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Electrical muscle stimulation (EMS), also known as neuromuscular electrical stimulation (NMES) or electromyostimulation, is the elicitation of muscle contraction using electric impulses. EMS has received increasing attention in the last few years because of its potential to serve as a strength training tool for healthy subjects and athletes, a rehabilitation and preventive tool for partially or totally immobilized patients, a testing tool for evaluating the neural and/or muscular function in vivo, and a post-exercise recovery tool for athletes.
The impulses are generated by a device and delivered through electrodes on the skin in direct proximity to the muscles to be stimulated. The impulses mimic the action potential coming from the central nervous system, causing the muscles to contract. The electrodes are generally pads that adhere to the skin. The use of EMS has been cited by sports scientists as a complementary technique for sports training.
Electric stimulation can be muscular, general and trans-cutaneous electrical nerve stimulation (TENS). The muscular type of electric stimulation seeks to strengthen the muscles by reducing muscle spasms. Also known as EMS, this stimulates the skeletal muscle using electric impulses to cause muscle contraction.
TENS is commonly used to help with chronic pain. The general type of electric stimulation is used for healing wounds and alleviating pain. For the convenience of the patient, a portable TENS unit can be prescribed by the doctor or a physical therapist for the patient to use at home.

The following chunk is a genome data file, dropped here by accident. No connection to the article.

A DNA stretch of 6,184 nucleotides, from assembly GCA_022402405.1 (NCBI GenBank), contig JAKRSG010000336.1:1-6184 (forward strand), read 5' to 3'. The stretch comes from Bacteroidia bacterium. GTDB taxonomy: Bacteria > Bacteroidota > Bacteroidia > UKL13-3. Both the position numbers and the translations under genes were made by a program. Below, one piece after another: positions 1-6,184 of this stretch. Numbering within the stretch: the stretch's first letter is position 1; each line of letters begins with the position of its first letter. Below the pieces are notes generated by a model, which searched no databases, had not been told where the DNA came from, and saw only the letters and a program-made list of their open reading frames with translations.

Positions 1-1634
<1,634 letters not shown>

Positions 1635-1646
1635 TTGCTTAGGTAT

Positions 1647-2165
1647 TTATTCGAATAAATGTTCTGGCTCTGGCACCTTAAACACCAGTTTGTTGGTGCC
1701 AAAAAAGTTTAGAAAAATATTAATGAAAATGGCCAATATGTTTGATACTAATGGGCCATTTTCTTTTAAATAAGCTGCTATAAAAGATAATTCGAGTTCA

Interferential current (IFC) is another form of TENS. It is used by physical therapists and chiropractors for the purpose of decreasing inflammation and swelling of affected tissues. This treatment has also shown positive effects in improving symptoms of asthma and in reducing back pain.
Galvanic stimulation is also another application of electric stimulation. This involves applying pulsed electric current on affected body tissues in stimulating muscle contraction. It differs with TENS and IFC in its use of direct current rather than alternating current. The positive pad acts to decrease circulation of the target area and reduce swelling. The negative pad increases the distribution of oxygen, blood and nutrients to the injured area thus increasing the speed of the healing process.
Electric Stimulation Therapy can be used to-
Physical therapists and other medical practitioners attach electrodes on the patient’s skin, causing the target muscles to contract. With electric stimulation, the patient can maintain muscle tone and strength that would otherwise waste away due to lack of usage.
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